Two years and two months after its launch, NASA's OSIRIS-REx space probe is slated to approach its target: the asteroid Bennu.
OSIRIS-REx or short for Origins, Spectral Interpretation, Resource Identification, Security-Regolith Explorer is expected to arrive at around 12 p.m. EST on Monday, Dec. 3. Similar to last week's InSight landing on Mars, NASA will broadcast the historic event live on several online channels, including its official website and YouTube.
The special broadcast will begin at 11:45 a.m. in case the space probe arrives early to 12:15 p.m. EST.
OSIRIS-REx Mission To The Asteroid Belt
OSIRIS-REx will not actually land on the surface of Bennu on Monday, but it will carefully approach the asteroid to perform a thorough survey of the space rock. Upon arrival, NASA revealed that the probe will position at about 12 miles away from Bennu to collect data, including its mass, topography, and composition.
The process will take a couple of weeks and it will see the space probe make flybys repeatedly around the asteroid. If successful, OSIRIS-REx will be the smallest object to be orbited by a spacecraft.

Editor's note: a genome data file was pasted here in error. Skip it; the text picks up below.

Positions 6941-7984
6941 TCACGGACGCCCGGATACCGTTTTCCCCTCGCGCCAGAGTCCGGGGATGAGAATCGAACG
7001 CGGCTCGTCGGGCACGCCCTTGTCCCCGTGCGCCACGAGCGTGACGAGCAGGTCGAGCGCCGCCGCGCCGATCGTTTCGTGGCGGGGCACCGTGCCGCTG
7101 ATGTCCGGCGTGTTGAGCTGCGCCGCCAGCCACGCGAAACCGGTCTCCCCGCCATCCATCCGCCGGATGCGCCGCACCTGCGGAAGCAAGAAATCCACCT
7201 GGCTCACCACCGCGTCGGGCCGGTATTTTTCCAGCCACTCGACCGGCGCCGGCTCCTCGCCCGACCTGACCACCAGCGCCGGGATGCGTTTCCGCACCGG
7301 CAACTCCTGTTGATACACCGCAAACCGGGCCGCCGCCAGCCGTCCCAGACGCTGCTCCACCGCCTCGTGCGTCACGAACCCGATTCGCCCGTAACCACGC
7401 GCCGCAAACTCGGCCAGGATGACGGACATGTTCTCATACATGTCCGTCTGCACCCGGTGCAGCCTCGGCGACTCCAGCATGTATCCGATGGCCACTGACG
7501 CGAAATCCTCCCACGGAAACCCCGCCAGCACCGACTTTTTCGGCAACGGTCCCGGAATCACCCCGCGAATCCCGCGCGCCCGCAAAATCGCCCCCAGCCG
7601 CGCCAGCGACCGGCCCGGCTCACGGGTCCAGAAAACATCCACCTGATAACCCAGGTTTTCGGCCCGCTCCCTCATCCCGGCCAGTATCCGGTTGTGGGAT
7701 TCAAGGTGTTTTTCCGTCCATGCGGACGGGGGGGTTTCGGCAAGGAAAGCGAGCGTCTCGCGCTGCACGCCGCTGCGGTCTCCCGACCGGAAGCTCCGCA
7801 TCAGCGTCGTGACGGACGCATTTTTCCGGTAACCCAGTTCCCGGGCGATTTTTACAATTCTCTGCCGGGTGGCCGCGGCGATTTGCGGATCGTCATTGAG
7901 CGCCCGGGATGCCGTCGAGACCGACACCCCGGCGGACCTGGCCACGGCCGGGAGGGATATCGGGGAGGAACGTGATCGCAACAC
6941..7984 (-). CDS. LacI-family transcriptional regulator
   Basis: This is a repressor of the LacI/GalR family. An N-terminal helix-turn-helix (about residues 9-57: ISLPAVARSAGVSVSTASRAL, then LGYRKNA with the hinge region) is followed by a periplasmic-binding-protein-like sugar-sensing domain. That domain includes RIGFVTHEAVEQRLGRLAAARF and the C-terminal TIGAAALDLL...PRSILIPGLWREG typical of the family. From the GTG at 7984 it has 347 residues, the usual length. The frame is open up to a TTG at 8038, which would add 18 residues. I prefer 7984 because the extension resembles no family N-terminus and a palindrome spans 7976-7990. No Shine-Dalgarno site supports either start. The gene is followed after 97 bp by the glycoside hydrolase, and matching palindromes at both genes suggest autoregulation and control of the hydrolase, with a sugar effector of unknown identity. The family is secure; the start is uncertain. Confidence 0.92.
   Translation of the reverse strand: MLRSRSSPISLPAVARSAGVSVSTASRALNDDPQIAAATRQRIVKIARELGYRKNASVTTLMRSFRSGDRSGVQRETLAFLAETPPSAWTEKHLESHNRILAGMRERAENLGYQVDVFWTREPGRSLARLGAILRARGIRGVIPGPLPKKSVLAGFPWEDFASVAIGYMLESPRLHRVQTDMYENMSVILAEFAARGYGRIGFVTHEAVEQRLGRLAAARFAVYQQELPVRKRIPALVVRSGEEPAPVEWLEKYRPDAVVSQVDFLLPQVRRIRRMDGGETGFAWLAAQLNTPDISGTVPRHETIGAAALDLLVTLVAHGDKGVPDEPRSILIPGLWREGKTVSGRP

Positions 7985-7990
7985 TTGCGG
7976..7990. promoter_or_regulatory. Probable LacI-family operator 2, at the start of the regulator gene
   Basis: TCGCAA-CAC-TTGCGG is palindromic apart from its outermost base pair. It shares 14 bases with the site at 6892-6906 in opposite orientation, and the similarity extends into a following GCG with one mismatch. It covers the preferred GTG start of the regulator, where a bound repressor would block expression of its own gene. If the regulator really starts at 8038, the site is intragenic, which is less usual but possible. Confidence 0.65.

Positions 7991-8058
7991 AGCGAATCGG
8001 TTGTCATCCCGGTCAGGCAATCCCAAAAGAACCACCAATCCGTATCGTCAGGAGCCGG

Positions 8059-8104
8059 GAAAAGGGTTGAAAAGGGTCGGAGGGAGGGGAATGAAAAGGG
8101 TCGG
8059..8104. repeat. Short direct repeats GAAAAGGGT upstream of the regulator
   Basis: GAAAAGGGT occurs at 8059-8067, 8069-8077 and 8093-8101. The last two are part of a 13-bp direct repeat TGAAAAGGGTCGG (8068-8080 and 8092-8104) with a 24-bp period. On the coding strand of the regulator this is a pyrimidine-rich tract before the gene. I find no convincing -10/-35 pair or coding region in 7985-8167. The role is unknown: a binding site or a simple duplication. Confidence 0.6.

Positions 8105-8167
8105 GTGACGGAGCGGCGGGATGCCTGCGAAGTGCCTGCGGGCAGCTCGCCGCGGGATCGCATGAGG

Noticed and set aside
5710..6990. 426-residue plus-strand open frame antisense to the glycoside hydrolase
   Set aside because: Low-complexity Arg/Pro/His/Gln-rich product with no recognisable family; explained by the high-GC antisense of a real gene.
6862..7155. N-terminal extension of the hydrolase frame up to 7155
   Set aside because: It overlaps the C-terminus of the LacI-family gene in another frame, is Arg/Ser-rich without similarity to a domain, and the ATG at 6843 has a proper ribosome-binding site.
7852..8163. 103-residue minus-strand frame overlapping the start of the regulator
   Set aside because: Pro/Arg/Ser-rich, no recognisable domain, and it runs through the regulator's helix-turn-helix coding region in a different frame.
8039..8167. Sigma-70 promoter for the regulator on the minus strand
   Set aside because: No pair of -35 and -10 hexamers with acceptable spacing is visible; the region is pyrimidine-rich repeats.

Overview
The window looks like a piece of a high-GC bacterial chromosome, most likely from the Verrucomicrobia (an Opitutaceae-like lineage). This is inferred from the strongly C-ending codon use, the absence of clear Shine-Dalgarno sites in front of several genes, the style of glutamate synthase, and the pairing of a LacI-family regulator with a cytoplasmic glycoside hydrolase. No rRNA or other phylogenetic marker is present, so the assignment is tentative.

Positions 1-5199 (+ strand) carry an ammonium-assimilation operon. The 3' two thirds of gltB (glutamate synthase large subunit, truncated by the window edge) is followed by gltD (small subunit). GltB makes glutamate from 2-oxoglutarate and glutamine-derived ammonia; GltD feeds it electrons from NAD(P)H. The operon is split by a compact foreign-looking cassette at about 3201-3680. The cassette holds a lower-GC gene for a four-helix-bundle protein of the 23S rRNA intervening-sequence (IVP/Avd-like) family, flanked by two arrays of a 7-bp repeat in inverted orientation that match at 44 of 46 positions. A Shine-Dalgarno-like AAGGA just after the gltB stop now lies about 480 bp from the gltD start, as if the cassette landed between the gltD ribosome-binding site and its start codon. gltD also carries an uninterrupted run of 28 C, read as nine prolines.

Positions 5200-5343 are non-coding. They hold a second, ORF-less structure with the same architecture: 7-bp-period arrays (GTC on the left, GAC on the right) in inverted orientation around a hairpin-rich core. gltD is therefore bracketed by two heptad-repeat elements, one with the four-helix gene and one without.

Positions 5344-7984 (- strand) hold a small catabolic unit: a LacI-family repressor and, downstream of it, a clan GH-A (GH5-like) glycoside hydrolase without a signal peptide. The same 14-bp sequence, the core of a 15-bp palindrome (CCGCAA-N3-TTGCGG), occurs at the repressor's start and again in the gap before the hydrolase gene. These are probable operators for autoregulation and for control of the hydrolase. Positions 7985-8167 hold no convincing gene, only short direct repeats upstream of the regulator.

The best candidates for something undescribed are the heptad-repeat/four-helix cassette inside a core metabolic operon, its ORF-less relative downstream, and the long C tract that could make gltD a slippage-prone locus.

However, the space probe's main mission will not begin until next year. After surveying Bennu, OSIRIS-REx will move into position to collect samples of the asteroid's surface material using its robotic arm.
The spacecraft will perform a series of TAG, or touch-and-go, in which it will touch the surface of the asteroid for five seconds. It will collect at least 60 grams of samples from the asteroid. If needed, it can make up to three sampling attempts, according to Asteroid Mission.
OSIRIS-REx was launched on Sept. 8, 2016, onboard the Atlas V rocket from Cape Canaveral, Florida. NASA expects to study Bennu over18 months. The space probe will depart the asteroid in March 2021 and fly back to Earth, carrying samples it will have retrieved from Bennu.
OSIRIS-REx is expected to arrive back home in Sept. 2023.
Bennu, formerly known as 1999 RQ36, is a diamond-shaped asteroid that completes its orbit around the sun every 1.2 years. It is only around 500 meters in diameter, but it is considered to be a potentially hazardous asteroid that could collide with Earth sometime in the 22nd Century.
The space rock is of great interest to scientists because it is believed to be a piece that broke off from a larger, carbon-rich asteroid between 700 million and 2 billion years ago. Scientists think that it came from the Main Asteroid Belt between Mars and Jupiter, but drifted closer to Earth because of the gravitational interactions between planets.
NASA hopes that Bennu can act as a "time capsule" that preserved information about the early years of the solar system.